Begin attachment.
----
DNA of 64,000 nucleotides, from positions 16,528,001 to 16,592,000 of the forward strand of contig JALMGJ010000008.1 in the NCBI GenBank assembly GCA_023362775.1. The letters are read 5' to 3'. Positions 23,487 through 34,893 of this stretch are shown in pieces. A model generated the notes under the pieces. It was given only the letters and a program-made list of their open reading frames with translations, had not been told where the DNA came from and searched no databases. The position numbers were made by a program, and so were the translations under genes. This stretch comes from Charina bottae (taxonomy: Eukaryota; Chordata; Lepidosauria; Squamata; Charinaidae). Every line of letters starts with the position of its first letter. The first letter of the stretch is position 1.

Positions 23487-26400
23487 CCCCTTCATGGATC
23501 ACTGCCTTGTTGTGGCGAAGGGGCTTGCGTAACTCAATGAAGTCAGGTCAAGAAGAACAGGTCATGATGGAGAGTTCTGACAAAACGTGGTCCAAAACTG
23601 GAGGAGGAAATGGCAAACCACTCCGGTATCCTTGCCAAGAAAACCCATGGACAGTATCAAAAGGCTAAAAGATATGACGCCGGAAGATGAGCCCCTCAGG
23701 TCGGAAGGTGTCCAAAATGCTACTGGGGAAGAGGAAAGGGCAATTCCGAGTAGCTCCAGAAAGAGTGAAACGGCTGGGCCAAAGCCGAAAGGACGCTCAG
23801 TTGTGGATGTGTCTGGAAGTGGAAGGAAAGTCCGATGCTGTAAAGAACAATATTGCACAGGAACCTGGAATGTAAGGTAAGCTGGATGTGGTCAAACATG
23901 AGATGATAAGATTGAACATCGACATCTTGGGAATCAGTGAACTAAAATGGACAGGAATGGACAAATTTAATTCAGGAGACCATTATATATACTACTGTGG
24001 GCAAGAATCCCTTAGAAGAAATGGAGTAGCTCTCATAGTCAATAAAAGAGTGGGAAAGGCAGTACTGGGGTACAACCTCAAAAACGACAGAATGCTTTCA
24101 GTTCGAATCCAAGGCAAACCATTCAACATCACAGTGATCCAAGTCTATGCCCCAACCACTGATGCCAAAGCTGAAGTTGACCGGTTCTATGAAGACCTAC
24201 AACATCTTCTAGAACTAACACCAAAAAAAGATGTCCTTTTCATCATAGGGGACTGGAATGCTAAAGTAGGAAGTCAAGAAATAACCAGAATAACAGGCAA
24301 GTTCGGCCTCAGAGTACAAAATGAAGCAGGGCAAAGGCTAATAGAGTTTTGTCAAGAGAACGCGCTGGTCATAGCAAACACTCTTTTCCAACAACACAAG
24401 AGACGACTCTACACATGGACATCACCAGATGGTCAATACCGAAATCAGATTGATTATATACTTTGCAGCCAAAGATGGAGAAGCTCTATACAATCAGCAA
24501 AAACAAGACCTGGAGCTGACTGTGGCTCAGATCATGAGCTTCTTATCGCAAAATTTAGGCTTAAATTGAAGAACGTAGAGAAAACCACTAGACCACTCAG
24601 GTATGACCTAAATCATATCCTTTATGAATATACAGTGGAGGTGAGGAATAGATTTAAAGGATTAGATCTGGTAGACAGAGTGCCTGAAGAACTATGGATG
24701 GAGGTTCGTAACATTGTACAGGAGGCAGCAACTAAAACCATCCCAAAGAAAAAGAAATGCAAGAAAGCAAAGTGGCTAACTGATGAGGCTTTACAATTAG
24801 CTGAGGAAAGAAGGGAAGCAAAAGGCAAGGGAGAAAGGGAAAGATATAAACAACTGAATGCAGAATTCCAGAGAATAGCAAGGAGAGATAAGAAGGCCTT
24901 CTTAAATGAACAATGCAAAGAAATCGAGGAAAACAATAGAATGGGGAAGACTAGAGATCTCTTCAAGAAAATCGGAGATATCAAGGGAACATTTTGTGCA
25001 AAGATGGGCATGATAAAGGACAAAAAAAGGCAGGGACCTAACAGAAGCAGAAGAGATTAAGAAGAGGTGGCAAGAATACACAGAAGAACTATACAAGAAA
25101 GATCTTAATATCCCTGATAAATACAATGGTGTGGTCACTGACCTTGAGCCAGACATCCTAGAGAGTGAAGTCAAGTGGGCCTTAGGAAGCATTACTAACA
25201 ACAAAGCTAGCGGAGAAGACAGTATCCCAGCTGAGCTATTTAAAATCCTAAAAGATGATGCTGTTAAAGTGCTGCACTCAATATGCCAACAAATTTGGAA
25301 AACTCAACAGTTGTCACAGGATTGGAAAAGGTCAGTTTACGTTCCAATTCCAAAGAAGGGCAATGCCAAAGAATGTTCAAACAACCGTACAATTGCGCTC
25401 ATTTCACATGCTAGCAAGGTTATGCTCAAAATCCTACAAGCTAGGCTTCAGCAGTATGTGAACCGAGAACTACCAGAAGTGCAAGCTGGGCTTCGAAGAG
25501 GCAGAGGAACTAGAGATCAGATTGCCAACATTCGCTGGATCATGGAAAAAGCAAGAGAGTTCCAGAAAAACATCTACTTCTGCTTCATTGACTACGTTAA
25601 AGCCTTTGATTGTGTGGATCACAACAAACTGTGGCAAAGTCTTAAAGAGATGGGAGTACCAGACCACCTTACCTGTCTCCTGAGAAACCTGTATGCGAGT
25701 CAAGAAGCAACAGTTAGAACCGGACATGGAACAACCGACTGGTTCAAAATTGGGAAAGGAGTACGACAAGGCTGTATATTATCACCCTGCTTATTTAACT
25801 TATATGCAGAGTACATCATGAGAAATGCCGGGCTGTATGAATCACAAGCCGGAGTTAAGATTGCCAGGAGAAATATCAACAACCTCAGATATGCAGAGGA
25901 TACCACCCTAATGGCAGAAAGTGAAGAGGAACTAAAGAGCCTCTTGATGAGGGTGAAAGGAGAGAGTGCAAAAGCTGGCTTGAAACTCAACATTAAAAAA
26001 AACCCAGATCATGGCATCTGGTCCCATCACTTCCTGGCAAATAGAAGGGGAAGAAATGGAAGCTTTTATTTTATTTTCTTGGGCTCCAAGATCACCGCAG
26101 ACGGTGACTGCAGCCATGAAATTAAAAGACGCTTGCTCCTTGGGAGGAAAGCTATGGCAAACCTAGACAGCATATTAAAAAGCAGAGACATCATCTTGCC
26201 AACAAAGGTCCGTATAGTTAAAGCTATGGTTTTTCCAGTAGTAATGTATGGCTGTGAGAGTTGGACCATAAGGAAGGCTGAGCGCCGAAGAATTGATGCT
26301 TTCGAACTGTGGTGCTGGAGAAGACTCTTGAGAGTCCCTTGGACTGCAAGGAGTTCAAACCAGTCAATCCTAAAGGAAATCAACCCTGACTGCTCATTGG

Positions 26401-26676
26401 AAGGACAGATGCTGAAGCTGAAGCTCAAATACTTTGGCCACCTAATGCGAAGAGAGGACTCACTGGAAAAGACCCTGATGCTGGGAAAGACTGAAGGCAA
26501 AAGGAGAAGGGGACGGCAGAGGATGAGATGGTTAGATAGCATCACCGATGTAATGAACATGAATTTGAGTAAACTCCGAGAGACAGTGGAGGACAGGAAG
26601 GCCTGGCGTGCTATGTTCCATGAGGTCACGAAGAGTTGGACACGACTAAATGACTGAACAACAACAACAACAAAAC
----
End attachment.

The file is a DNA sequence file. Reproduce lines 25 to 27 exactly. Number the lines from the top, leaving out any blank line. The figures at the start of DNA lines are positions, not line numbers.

25601 AGCCTTTGATTGTGTGGATCACAACAAACTGTGGCAAAGTCTTAAAGAGATGGGAGTACCAGACCACCTTACCTGTCTCCTGAGAAACCTGTATGCGAGT
25701 CAAGAAGCAACAGTTAGAACCGGACATGGAACAACCGACTGGTTCAAAATTGGGAAAGGAGTACGACAAGGCTGTATATTATCACCCTGCTTATTTAACT
25801 TATATGCAGAGTACATCATGAGAAATGCCGGGCTGTATGAATCACAAGCCGGAGTTAAGATTGCCAGGAGAAATATCAACAACCTCAGATATGCAGAGGA